Gratitude and the Reciprocity of Giving


After a significant period of introspection and reflection associated with the High Holidays and the holiday of Sukkot, we enter a period of time that seems to put an emphasis on our external relationships. Whether you celebrate Thanksgiving by spending time with family, sharing recipes, watching football or enjoying the Macy’s Thanksgiving Day parade (my daughters still consider the dog show a highlight!), this holiday has become the harbinger of shopping mania that inevitably follows. Even as shopping moves increasingly online, this time of the year tends to be one of giving and receiving.

This got me thinking about the nature of giving and receiving. Not unlike meaningful communication, the act of giving requires an act of receiving to be fully realized – and the two acts are often reciprocal. Just as one person who has something to give is able to share with another person, the recipient in return gives the provider the opportunity to engage in this generous act and, consequently, their roles reverse.

Naturally, that the act of giving and receiving are intertwined may not be very surprising; however, a key component that elevates this sort of exchange is the vital concept of gratitude. This applies to more than merely a physical exchange. After all, it’s a mitzvah to give charity; however, there are many forms of giving that extend well beyond a financial gift. Among those that come to mind: giving of time, giving support, providing honest feedback, sharing words of praise and/or comfort, sharing a skill or offering mentorship. Each of these types of giving invites a reciprocal gift that manifests through strengthening relationships and building community – no matter how big or small.

Gratitude is a familiar theme in Judaism, and perhaps one of the most recognizable phrases associated with gratitude can be found in Tehillim (Psalms 145:15). Recited daily during prayers (in the Ashrei), and for some prior to saying the Hamotzi prayer over bread. People often recite with their right hand open and palm facing upwards.

Verse 18 – Tehillim 145:16
פּוֹתֵחַ אֶת-יָדֶךָ; וּמַשְׂבִּיעַ לְכָל-חַי רָצוֹן
Poteach Et YaDehCha; UMasBeAh LeKahl Chai RahTzon

The literal translation of this verse:
“Open your hand, and satisfy every living thing with favor.”

In this case, apparently the hand in question is G-d’s and, while it may be more figurative than literal, I don’t believe that the phrase is an accident. It is meant to provide an action to emulate.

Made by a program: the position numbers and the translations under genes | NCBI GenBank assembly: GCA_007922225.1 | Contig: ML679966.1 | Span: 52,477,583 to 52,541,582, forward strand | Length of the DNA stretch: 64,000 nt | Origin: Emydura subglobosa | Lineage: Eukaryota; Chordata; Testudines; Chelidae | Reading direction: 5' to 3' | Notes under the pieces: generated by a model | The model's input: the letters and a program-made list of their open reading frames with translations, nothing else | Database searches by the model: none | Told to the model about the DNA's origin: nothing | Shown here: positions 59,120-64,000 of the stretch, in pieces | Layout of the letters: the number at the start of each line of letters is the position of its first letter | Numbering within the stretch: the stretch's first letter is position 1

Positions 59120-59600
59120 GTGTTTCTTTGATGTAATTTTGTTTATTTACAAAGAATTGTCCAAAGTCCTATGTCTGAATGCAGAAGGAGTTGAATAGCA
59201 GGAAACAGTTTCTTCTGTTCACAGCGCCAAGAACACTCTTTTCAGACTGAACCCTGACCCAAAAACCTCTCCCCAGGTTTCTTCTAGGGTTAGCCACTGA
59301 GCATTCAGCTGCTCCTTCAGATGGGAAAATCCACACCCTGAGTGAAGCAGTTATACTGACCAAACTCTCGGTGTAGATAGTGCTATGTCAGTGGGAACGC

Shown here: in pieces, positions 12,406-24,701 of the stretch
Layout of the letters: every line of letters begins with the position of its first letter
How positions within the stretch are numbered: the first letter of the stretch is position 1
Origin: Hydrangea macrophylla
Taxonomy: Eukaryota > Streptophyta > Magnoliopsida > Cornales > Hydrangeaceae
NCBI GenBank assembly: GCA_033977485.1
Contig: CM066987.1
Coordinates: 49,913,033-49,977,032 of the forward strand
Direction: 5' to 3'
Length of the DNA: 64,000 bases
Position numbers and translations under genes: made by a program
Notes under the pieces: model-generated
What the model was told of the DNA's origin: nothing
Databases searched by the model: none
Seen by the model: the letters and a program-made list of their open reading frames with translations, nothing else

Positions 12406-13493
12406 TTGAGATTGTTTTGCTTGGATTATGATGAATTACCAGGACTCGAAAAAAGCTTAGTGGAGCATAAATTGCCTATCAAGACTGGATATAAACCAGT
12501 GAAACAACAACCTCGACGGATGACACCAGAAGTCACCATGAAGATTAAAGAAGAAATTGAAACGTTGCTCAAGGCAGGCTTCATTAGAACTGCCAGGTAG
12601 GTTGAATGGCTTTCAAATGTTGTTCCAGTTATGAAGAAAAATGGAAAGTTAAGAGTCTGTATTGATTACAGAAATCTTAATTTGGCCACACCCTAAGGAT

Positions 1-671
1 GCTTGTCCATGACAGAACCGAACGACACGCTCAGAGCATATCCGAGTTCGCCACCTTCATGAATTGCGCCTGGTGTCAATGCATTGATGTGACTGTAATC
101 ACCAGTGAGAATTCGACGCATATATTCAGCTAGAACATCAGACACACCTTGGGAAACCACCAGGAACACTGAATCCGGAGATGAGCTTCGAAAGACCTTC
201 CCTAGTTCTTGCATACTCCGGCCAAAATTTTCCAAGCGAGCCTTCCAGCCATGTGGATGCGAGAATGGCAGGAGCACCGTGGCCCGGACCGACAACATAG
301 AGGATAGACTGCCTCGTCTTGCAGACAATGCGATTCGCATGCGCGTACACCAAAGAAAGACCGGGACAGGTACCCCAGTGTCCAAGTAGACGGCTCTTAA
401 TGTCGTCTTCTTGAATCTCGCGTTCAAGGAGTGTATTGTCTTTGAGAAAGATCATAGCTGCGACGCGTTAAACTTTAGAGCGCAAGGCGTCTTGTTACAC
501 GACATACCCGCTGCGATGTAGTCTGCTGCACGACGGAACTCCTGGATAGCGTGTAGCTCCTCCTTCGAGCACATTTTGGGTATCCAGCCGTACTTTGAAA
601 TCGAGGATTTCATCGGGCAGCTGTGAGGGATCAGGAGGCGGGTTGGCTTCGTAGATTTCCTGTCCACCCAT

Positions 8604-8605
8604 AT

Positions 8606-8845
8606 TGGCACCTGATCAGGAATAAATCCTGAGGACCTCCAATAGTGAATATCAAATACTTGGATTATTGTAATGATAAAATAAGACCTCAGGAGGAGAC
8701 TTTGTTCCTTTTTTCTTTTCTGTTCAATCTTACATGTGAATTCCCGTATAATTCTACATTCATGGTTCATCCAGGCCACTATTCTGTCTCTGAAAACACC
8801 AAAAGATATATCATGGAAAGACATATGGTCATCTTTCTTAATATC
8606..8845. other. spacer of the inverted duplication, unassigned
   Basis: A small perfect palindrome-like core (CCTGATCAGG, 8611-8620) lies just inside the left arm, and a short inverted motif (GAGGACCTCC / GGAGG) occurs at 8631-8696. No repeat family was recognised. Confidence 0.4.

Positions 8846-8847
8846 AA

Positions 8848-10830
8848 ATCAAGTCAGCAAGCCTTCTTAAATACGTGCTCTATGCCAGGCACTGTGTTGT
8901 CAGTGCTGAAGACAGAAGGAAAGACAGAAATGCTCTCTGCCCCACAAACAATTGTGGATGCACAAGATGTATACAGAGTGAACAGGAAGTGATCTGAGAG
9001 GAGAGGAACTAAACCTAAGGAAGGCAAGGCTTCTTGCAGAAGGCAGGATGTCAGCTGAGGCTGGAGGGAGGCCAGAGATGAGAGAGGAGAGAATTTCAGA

Just as G-d is generous with society, we too should be generous with each other.

You may be familiar with the tradition of gematria, where letters and words in Hebrew are counted and arranged to discover additional symbolism and meaning. When viewing this verse, one may notice that it is comprised of 24 Hebrew letters and 7 Hebrew words. Some interpret this simple observation as supportive of the notion that G-d is ever-present and provides for humanity in perpetuity – literally 24/7.

It is sometimes difficult to feel protected and supported, particularly in the midst of tragedy and loss. It is no coincidence that Judaism expects us to connect with each other regularly – especially during our most difficult moments. As we look forward to spending time with family and friends and reflect on the enormous losses we may have felt in recent months, we can choose to find inspiration and gratitude in their legacies, and solace and comfort in the generosity of others.

May we be able to give of ourselves to others and feel grateful for the many blessings that we have experienced and continue to experience.

Wishing you and your loved ones a meaningful and enjoyable Thanksgiving!


Behzad Dayanim, Chief Learning Officer
November 12, 2019


Read Behzad Dayanim’s previous blog posts here.


In 2018, the Friedman Commission for Jewish Education (CJE) became a part of the Jewish Federation of Palm Beach County. Together, Federation and CJE share a unified desire to elevate Jewish education and engagement throughout our community. As Federation’s center for Jewish learning, our goal is to create and support programs throughout the community, serve as an expert resource, and provide unique opportunities for direct engagement. We invite you to engage in Jewish life and learning here in the Palm Beaches, and look forward to helping you navigate your unique Jewish journey.

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